And what can we give to the God who created and upholds all things? We have nothing that He needs. Indeed, all things are already His!

In Psalm 50:10-15, God tells us: “Every wild animal of the forest is Mine, and the cattle on a thousand hills. I know every bird of the mountains, and the creatures that move in the field are Mine. If I were hungry, I would not tell you; for the world is Mine, and all its fullness. Will I eat the flesh of bulls, or drink the blood of goats? Sacrifice a thank offering to God, and pay your vows to the Most High, and call on Me in the day of trouble; I will deliver you, and you will glorify Me.”

What does God desire of us? Our worship and praise, “the fruit of our lips.” He desires that we give to Him “the glory due His name” (Psalm 96:8). And our offerings to Him are not providing anything He needs but are an expression of trust in His name — trust that He can and will provide all our needs even when we first honor Him and present a portion of what he has given us back to Him and to the work of building His kingdom.

Solomon writes in Proverbs 3:9-10: “Honor the LORD with your substance, and with the first fruits of all your increase; so your barns will be filled with plenty, and your presses will burst out with new wine.” The question is: Do we trust in the LORD enough to do this?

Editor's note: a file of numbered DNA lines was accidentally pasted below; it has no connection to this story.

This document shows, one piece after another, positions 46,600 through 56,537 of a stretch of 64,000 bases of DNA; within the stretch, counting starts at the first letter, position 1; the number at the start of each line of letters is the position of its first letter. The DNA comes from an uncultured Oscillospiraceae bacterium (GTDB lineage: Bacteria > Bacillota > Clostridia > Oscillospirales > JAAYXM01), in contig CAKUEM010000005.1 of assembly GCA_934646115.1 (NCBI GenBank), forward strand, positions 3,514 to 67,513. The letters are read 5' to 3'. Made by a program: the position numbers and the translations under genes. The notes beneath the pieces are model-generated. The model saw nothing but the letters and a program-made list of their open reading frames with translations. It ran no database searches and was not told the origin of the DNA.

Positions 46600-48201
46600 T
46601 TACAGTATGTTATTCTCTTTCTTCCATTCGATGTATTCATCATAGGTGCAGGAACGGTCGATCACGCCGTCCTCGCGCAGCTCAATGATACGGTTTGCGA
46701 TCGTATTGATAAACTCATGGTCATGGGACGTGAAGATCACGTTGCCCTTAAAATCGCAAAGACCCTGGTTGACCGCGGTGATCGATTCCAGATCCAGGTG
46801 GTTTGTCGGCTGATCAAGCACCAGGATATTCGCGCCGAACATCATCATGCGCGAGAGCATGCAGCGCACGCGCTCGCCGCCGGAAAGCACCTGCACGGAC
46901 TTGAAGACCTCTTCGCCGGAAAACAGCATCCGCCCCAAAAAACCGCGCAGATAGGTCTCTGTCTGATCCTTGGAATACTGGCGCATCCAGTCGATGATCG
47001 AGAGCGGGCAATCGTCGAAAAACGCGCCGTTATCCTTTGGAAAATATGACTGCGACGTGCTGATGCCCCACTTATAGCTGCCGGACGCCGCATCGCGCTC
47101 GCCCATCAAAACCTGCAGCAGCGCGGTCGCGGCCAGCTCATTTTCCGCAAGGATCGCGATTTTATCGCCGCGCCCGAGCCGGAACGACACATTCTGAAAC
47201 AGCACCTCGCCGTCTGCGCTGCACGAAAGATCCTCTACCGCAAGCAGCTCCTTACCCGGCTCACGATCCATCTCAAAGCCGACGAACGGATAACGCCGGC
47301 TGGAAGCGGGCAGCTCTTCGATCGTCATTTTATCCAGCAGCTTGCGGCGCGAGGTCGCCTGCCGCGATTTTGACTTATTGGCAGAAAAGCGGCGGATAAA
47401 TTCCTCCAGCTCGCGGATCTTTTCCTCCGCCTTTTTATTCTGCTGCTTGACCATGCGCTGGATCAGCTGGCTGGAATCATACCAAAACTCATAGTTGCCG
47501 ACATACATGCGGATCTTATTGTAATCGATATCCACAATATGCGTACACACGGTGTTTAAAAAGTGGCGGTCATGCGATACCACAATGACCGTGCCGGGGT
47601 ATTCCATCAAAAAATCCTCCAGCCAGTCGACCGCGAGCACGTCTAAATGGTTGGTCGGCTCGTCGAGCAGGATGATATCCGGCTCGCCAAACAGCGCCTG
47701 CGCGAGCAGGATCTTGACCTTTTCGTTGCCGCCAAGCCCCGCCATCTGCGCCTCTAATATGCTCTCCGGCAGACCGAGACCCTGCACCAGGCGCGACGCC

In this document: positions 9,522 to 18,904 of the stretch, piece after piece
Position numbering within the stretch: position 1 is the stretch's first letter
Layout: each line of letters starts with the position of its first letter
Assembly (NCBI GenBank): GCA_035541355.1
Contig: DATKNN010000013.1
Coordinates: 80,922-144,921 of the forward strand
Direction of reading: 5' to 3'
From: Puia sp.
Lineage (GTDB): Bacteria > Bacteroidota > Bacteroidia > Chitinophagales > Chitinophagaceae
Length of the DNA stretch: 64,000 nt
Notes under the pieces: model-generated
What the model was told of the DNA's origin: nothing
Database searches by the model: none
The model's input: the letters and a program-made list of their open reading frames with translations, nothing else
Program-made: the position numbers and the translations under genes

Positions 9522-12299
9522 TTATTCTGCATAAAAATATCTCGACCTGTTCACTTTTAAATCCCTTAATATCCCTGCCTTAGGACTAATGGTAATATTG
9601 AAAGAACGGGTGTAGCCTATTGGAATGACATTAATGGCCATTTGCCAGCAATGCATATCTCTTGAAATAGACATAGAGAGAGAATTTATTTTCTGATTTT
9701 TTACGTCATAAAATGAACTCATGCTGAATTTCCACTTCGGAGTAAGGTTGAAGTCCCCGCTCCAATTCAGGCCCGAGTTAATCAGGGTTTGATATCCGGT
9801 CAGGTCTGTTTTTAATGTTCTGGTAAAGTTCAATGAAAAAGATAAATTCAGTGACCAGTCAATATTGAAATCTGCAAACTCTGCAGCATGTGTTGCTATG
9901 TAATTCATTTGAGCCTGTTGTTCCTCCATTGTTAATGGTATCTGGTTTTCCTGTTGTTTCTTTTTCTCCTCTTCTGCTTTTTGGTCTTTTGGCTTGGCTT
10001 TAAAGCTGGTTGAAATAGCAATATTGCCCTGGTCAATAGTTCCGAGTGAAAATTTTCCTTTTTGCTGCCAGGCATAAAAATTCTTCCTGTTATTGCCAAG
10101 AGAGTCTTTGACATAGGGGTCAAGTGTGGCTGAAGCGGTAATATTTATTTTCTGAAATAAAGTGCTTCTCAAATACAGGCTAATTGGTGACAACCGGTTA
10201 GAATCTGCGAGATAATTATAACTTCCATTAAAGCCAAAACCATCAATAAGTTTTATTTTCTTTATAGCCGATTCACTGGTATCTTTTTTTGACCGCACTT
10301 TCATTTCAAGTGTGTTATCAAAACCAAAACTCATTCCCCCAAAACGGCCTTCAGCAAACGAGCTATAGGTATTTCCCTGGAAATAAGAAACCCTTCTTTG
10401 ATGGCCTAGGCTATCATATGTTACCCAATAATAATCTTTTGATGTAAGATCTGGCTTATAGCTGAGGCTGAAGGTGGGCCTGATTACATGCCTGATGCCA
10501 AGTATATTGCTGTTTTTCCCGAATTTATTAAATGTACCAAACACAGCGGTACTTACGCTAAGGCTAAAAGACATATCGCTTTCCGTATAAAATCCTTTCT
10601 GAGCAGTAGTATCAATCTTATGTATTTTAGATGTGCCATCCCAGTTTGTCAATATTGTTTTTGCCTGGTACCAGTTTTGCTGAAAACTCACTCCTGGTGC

And so, first of all, since God has created us and sustains us, since He gives us our life, our families and all things, since He also has redeemed us, sending His Son to pay the price and atone for our sins, and sending us his Word and the Holy Spirit to bring us to faith in Christ and give to us pardon, forgiveness and life eternal, we are called upon to “continually offer to God the sacrifice of praise, which is the fruit of our lips, giving thanks to His name” (Heb. 13:15).

And, secondly, the Word of God urges us to “not forget to do good and to share. For with such sacrifices God is well pleased” (Heb. 13:16). It is true that we have nothing that God needs. However, there are many around us who are in need, and God would have us share the blessings he has showered upon us with those who are truly in need.

This, too, is an act and expression of faith, trusting that when we share with others, our God will still supply all our needs. Our Lord Jesus, who gave His life for us, told us: “Give, and it will be given to you: Good measure, pressed down, shaken together, and running over will men give unto you. For with the measure you use, it will be measured unto you” (Luke 6:38). And the Scriptures repeatedly urge us to “remember the poor” (Gal. 2:10).